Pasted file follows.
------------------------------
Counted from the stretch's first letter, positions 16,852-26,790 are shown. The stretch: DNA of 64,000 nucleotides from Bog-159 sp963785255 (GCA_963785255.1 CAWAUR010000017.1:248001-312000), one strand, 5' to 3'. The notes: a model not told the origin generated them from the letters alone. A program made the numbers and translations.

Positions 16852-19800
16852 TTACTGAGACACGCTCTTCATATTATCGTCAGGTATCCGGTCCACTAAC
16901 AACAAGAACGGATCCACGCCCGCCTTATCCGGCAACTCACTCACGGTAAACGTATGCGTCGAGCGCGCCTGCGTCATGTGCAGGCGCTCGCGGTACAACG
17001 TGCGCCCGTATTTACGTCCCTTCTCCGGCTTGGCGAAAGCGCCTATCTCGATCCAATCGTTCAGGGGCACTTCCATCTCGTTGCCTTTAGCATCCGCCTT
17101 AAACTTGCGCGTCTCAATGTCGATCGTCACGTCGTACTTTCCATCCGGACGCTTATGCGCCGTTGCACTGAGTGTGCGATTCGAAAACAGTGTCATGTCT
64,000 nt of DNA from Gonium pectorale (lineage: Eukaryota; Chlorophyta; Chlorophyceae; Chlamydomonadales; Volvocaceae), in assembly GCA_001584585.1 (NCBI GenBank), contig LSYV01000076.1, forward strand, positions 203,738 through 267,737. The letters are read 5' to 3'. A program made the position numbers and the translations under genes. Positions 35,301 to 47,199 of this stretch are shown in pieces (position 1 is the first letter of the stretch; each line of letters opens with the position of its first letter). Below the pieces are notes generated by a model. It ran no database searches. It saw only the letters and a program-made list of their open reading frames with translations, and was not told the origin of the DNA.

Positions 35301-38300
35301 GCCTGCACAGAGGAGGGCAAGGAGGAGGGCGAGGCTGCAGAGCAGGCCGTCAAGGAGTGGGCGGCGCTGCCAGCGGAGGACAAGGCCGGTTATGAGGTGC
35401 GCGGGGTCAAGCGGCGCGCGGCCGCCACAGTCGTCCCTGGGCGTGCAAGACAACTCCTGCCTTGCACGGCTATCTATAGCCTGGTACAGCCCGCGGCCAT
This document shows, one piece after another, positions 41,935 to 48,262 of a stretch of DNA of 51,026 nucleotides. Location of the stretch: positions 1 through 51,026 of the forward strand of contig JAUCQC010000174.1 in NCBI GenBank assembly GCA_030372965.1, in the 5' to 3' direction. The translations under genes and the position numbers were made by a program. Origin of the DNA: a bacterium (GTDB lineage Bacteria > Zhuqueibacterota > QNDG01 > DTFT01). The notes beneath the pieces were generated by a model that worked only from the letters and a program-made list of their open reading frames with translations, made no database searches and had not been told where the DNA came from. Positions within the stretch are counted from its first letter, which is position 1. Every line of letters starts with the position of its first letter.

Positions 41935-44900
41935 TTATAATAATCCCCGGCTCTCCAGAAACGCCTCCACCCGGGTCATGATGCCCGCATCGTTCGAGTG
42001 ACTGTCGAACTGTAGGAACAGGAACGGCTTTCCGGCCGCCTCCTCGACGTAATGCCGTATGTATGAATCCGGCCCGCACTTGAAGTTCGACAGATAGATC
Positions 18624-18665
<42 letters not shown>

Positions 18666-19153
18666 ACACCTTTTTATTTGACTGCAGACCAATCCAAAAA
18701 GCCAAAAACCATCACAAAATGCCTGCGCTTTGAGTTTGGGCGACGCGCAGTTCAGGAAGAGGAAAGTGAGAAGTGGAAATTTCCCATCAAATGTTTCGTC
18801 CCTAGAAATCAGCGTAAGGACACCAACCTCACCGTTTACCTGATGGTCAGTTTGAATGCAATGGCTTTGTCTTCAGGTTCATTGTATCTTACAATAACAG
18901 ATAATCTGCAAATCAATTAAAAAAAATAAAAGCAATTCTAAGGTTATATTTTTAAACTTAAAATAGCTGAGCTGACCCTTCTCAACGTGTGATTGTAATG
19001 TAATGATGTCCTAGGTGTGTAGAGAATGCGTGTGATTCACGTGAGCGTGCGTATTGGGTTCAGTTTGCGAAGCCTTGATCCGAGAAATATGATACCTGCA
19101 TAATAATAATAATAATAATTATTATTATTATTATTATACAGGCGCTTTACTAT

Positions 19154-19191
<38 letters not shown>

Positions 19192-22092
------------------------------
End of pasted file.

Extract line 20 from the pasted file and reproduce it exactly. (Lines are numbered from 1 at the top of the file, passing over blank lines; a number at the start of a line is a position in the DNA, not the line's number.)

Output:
18801 CCTAGAAATCAGCGTAAGGACACCAACCTCACCGTTTACCTGATGGTCAGTTTGAATGCAATGGCTTTGTCTTCAGGTTCATTGTATCTTACAATAACAG